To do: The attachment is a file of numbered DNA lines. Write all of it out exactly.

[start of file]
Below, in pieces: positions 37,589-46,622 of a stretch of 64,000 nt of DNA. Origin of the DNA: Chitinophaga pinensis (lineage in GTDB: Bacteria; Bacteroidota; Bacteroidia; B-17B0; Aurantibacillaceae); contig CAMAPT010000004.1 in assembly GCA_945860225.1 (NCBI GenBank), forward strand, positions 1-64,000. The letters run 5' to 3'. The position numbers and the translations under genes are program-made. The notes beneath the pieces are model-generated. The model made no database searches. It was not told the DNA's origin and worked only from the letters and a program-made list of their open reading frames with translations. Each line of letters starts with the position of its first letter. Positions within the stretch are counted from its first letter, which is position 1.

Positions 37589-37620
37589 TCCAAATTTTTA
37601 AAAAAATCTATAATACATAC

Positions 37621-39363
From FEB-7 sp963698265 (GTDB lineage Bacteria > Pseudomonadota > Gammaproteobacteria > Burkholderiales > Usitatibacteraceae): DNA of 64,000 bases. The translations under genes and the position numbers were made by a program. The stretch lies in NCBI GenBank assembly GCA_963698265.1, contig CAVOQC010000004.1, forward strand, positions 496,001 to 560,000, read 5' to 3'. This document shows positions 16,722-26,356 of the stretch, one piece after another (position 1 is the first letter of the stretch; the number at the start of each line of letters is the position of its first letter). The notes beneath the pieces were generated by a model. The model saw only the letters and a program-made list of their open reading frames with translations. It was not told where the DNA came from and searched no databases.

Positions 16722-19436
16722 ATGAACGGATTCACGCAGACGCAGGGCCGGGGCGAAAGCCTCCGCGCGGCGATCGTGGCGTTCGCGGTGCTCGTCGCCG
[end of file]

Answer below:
Below, in pieces: positions 37,589-46,622 of a stretch of 64,000 nt of DNA. Origin of the DNA: Chitinophaga pinensis (lineage in GTDB: Bacteria; Bacteroidota; Bacteroidia; B-17B0; Aurantibacillaceae); contig CAMAPT010000004.1 in assembly GCA_945860225.1 (NCBI GenBank), forward strand, positions 1-64,000. The letters run 5' to 3'. The position numbers and the translations under genes are program-made. The notes beneath the pieces are model-generated. The model made no database searches. It was not told the DNA's origin and worked only from the letters and a program-made list of their open reading frames with translations. Each line of letters starts with the position of its first letter. Positions within the stretch are counted from its first letter, which is position 1.

Positions 37589-37620
37589 TCCAAATTTTTA
37601 AAAAAATCTATAATACATAC

Positions 37621-39363
From FEB-7 sp963698265 (GTDB lineage Bacteria > Pseudomonadota > Gammaproteobacteria > Burkholderiales > Usitatibacteraceae): DNA of 64,000 bases. The translations under genes and the position numbers were made by a program. The stretch lies in NCBI GenBank assembly GCA_963698265.1, contig CAVOQC010000004.1, forward strand, positions 496,001 to 560,000, read 5' to 3'. This document shows positions 16,722-26,356 of the stretch, one piece after another (position 1 is the first letter of the stretch; the number at the start of each line of letters is the position of its first letter). The notes beneath the pieces were generated by a model. The model saw only the letters and a program-made list of their open reading frames with translations. It was not told where the DNA came from and searched no databases.

Positions 16722-19436
16722 ATGAACGGATTCACGCAGACGCAGGGCCGGGGCGAAAGCCTCCGCGCGGCGATCGTGGCGTTCGCGGTGCTCGTCGCCG